Archive for June, 2010

Ride along with the First Hill streetcar

Wednesday, June 30th, 2010

The city of Seattle has produced a flyover video that shows the Broadway alignment of the First Hill streetcar route. Click here for video.

The city and Sound Transit are moving forward with plans to build the new streetcar line linking First Hill

Visualization courtesy of city of Seattle.
with Capitol Hill and the International District.

The city and Sound Transit have executed an agreement that includes an expedited construction timeline. The line is anticipated to open in 2013 instead of the 2016 completion as was earlier planned.

The city will build and operate the new line, which voters approved as part of the 2008 Sound Transit 2 ballot measure.

The First Hill Streetcar will serve major Seattle work centers, including Swedish Hospital, Harborview Medical Center, Seattle University and Seattle Central Community College.

The line will link to the Link light rail system that opened this summer and the Capitol Hill light rail station when University Link opens in 2016. The city plans to begin construction in 2011.

Large New York City apartments are the rage

Tuesday, June 29th, 2010

Some Seattle developers have said they intend to build smaller housing units to keep price points lower and therefore more appealing to workers downtown.

New York City

But they’re living large in New York City. The New York Times reports that sales of three- and four-bedroom apartments jumped last year, and that the mini-trend is continuing. This is another sign NYC is becoming more family friendly, according to the newspaper.  Here’s the story.

Cantwell questions Locke about NOAA move

Thursday, June 24th, 2010

SeattleScape blogger Irene Wall has an update on the National Oceanic and Atmospheric Administration’s plans to relocate six research vessels to Newport, Ore. from Seattle next year. It is a press release from U.S. Sen. Maria Cantwell on construction under way in Newport of the Marine Operations Center – Pacific pier to serve as home port for the NOAA vessels. In the release, Cantwell questions Commerce Secretary Gary Locke about the move.  Read it here. You can read Wall’s view of NOAA’s choice in the post below.

NOAA’s Choice —Greenbacks or Green Sturgeon?

Friday, June 18th, 2010

If NOAA ships lift Newport’s spirits, their hopes will be dashed soon enough but not before $30 plus million is spent on a pipe dream. I’ve watched the NOAA drama play out for the last year through the lens of NOAA engineers close to the crazy decision to move the Marine Operations Center-Pacific, a large vessel maintenance function, to a place with no marine infrastructure to support it. This guarantees added cost to all taxpayers, and little payback to Newport despite their wishful thinking.  The “175 family wage jobs” used to sell the proposal as an economic development project is greatly exaggerated.  Counting all the NOAA officers, civilian engineers and technicians who are the permanent MOC-P staff, the real number is 77 at best. The rest are wage mariners and scientists who are unlikely to take up permanent residence in Newport because their ships will only be tied to the new expensive and oversized wharf a few months of the year.  Most of the time the ships are at sea or in a drydock for major repairs in Seattle, Portland, Bellingham, or even San Francisco because that’s where the real shipyards are, not in Newport.  The majority of the scientists are also in Seattle at the Western Regional Center at Sand Point.
A little known fact is that the Oregon taxpayers are subsidizing NOAA to the tune of $19.5 million to build

NOAA Ships at WRC in Lake Washington, 2009. No Complaints from the neighbors. Photo courtesy of Irene Wall.
new digs in a NOAA-designated Tsunami risk zone!

And—surprise—NOAA Corps officers and mariners who may move there don’t have to pay Oregon income tax.  They can call any state their Home of Record and avoid paying state income tax this way.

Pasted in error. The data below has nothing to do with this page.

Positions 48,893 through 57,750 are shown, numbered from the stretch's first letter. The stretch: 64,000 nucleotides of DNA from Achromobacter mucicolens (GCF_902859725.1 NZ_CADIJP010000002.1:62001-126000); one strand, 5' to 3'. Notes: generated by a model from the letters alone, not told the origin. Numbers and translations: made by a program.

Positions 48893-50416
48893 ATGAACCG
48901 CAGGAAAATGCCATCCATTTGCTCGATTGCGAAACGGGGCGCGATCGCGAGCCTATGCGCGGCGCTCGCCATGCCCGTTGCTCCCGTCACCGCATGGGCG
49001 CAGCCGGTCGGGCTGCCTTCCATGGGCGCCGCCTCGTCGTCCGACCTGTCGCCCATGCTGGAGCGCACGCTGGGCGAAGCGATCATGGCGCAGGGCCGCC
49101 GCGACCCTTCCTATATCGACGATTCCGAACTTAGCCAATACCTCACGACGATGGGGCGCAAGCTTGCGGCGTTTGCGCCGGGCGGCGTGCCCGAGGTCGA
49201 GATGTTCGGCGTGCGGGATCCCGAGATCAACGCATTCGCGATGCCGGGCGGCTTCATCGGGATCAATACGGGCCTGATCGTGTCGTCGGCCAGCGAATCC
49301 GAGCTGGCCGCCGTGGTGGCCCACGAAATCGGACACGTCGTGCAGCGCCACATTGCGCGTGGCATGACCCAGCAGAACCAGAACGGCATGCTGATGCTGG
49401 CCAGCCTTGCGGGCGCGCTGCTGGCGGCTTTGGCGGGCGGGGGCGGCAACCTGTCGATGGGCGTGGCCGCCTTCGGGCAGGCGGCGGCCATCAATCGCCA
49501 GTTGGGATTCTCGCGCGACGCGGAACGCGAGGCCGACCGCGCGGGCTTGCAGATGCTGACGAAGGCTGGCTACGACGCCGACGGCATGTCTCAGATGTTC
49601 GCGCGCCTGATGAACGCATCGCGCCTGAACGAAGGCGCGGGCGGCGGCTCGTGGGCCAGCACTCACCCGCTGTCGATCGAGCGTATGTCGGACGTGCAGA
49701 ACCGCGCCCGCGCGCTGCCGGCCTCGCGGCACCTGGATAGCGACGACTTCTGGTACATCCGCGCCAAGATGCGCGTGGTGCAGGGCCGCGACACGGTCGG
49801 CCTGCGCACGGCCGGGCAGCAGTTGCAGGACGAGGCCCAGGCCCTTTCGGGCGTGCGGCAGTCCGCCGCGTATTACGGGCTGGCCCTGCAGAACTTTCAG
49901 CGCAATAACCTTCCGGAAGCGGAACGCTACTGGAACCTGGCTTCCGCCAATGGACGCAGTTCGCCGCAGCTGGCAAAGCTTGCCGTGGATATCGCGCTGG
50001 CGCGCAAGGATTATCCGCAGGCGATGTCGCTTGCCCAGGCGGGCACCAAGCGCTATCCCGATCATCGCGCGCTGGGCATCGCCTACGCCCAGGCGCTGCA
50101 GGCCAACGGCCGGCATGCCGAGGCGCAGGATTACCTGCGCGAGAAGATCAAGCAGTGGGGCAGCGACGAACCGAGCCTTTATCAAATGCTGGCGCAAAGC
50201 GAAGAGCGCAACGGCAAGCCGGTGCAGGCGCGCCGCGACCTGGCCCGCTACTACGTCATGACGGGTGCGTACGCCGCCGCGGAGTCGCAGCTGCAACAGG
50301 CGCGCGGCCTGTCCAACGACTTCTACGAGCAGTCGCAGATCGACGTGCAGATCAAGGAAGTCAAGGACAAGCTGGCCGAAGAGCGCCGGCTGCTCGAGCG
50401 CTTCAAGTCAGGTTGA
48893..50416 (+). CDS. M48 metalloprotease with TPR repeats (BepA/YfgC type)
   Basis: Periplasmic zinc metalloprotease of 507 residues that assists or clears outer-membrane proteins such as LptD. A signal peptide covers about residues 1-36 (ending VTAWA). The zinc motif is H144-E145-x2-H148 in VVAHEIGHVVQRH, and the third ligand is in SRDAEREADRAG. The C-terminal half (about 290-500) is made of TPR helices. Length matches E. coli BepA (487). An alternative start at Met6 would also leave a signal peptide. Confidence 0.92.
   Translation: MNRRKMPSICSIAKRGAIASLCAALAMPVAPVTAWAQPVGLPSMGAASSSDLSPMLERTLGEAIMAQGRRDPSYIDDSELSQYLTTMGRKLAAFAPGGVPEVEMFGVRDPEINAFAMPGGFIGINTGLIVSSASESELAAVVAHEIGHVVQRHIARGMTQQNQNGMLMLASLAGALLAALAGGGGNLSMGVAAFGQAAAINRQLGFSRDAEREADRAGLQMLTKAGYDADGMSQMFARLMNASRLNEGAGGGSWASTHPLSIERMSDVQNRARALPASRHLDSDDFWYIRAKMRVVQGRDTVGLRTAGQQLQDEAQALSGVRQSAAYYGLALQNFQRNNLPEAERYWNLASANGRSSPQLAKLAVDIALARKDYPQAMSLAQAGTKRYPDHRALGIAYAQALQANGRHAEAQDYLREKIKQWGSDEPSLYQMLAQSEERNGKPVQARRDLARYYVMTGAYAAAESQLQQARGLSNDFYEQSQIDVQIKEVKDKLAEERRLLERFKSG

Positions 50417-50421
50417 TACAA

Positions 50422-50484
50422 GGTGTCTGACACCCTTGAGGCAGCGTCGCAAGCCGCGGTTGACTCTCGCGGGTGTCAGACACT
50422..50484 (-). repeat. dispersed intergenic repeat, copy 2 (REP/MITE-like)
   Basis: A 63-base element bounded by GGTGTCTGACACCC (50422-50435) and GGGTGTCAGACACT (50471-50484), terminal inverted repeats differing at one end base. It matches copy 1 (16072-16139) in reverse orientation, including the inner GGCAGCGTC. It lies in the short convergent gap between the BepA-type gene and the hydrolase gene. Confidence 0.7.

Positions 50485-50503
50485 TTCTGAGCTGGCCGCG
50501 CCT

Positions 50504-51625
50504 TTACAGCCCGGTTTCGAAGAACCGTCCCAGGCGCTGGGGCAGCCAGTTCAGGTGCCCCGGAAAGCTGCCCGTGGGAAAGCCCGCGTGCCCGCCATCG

If this seems like a terrible hoax, it gets worse with a closer look at the reasoning behind the move and the “circle the wagons” mentality NOAA officials took when Senator Maria Cantwell and two independent watchdog agencies asked questions about NOAA’s decision to build in a floodplain and reject offers by the General Services Administration to use existing federal buildings and waterfront facilities in Seattle rather than spend millions on new buildings and piers in Newport.
On May 26th the Office of the Inspector General sent to NOAA a memo essentially saying STOP until we sort this mess out.
Instead, NOAA joined a party June 6th at the Port of Newport to show off its newest ship the Bell M Shimada which arguably should have been using its high tech multibeam sonar to track the Great Gulf Oil Slick instead of making PR appearances in Newport.
Environmental Roulette
Why should we care about this?  It’s just a few ships leaving Seattle, and we’re just being sore losers.  Maybe, but the NOAA move raises an even greater question —what is the environmental price for moving ships to Newport?  The Newport boomers see dollar signs; they want growth. It’s Deus Ex NOAA. Yet why would NOAA, whose Fisheries Service branch,  “is dedicated to the stewardship of living marine resources through science-based conservation and management, and the promotion of healthy ecosystems” chose to build a huge 64,000 SF wharf in their own recently designated Critical Fish Habitat for the endangered green sturgeon?
The recently filed  Oregon State Lands permit application on the project goes on for pages describing how critically important eelgrass habitat is for a dozen species of fish in Yaquina Bay and how difficult eelgrass mitigation is and how they searched the entire area and could only find three disconnected little spots to attempt the “restoration” of eelgrass. Yikes, how about NOT destroying it in the first place. Conservation before mitigation!  As local officials clamp down on permits for any new habitat shading dock, you would expect NOAA to model better behavior.
The permit’s spin is that the mitigation eelgrass will be “better” than the existing resources (if it gets established!). This sounds like destroying the village in order to save it. If there is a compelling reason to plant more eelgrass in Yaquina Bay, NOAA should just do it, but not hold eelgrass restoration goals hostage

NOAA Ship at Federal Center South, June 2010. Plenty of room here.
to a new wharf.
NOAA declares that there is simply no other practicable alternative and they simply MUST build all new facilities in Newport, but this is absurd.